Comprar lasix en valencia sin receta - lasix sevilla sin receta.

Review Revisited: Far Cry 2

Far Cry 2 was not only the first game that I reviewed here on Tech Olive, but it was also my very first article on these holy pages (Fun Fact: This also marks my 1,000th post for Tech Olive). Since then, I had felt the need to go back and write a proper review for the game. Well, here we are, two years later to the day and it’s time to revisit and rewrite that review with all the experience points knowledge I have gained over the past two years of writing for Tech Olive. As luck would have it, this also marks the first time I’ve sat down and played the game since that review. Without further introduction, let the show begin.

Far Cry 2‘s main selling point is the massive open world in which it’s based. However, as a result of this massive world, you are required to drive a lot. A lot. Of course, this wouldn’t be such a problem if the missions were entertaining or even something other than needing to kill someone, blow something up, or a combination of both. Adding insult to injury, driving through the dirt roads of Far Cry 2, you’ll run into many guard posts, all of which are unfriendly. The up side is that it allows you to make use of the game’s endlessly dynamic combat choices. You can do anything from sniping to all explosives to silent stealth attacks, and everything in-between.

Far Cry 2‘s story starts abruptly, with your main character being driven from the landing strip you arrived in, to an undisclosed location. All that’s really explained about the game’s core story is that you’re in Africa to kill an arms dealer. Of course, shortly after your arrival, you botch the mission, and spend the remainder of the game tracking down this mysterious arms dealer. That’s where the story progression ends until the game’s ending. Throughout the campaign you’ll take missions from many sources, but these missions fail to offer much actual variety or purpose for reasons mentioned earlier.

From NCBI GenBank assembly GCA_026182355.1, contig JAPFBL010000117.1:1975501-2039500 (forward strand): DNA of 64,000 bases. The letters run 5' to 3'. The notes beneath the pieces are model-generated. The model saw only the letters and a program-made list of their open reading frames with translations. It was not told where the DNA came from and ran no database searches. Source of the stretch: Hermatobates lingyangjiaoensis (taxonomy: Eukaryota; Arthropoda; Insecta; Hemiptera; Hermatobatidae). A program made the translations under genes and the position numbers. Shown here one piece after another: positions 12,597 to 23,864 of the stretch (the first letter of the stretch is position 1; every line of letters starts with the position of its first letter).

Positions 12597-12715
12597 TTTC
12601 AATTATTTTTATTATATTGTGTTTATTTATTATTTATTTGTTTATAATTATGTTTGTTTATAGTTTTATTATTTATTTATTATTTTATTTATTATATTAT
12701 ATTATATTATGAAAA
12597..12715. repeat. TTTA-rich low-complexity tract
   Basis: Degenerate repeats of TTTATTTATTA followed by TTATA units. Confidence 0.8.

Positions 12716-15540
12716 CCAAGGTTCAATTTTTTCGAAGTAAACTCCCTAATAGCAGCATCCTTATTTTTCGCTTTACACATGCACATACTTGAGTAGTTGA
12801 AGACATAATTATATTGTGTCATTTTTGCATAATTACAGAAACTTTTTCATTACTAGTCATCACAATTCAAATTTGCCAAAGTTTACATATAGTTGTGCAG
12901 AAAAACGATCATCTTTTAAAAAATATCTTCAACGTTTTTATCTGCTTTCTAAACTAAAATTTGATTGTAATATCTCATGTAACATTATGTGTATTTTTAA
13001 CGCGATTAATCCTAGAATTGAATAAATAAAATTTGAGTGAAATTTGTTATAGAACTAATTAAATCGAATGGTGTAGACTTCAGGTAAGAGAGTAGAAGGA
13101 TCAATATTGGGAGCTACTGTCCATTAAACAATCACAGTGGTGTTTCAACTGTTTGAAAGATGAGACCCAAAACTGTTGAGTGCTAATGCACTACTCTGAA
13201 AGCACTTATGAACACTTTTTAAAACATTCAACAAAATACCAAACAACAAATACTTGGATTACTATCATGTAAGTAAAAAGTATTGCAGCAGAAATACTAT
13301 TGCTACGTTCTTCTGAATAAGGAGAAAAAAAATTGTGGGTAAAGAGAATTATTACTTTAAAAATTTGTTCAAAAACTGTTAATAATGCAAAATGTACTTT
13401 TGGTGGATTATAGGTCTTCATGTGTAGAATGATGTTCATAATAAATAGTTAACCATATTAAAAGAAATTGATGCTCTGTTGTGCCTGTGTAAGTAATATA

To tie up the game’s 18-20 hour campaign, you’re left with a moral choice that will alter the ending of the game, offering two endings. Granted, neither offer much closure or satisfaction, but this is how the game feels throughout. It’s a game to be played for the fun factor of the huge map with freedom of gameplay and combat. Of course, the freedom comes to an end after the game’s finale as you’re not given any choice of free-roaming after the story is complete.

Ultimately, Far Cry 2 is a beautifully flawed game. It manages to do many things right, just in time to shoot itself in the foot. A great game in its own right, but it could have been so much more.


- Graphics: 9
Even today, two years after the game’s release, Far Cry 2 offers fantastic visuals and polish. Character and facial animations leave a bit to be desired, but they serve their purpose.

- Storyline: 6
Far Cry 2‘s story starts abruptly and fails to deliver much depth or feel of progression. Sadly, it’s a beautiful sandbox first and a story-driven experience second.

- Gameplay: 8
If you can forgive the AI that has a tendency to shoot you through thick brush and foliage, you’ll find a very solid shooting mechanic from sniping to guns-blazing destruction.

- Controls: 8
From running to sneaking to driving, Far Cry 2 offers a very simple and effective control scheme throughout. And there’s even support for an Xbox 360 controller, if you’re aching for something to make all the driving go a bit smoother.

- Lasting Appeal: 6
Despite featuring multiplayer, complete with a great map maker, Far Cry 2‘s multiplayer never quite managed to impress and just fell short of expectations, but if sandbox gameplay is your thing, the game should keep you coming back for more. Though, a lack of free roam after completing the campaign cripples it a bit.

Score: 7 Olives

Post to Twitter Post to Digg Post to Facebook

Leave a Comment Below

Back to Top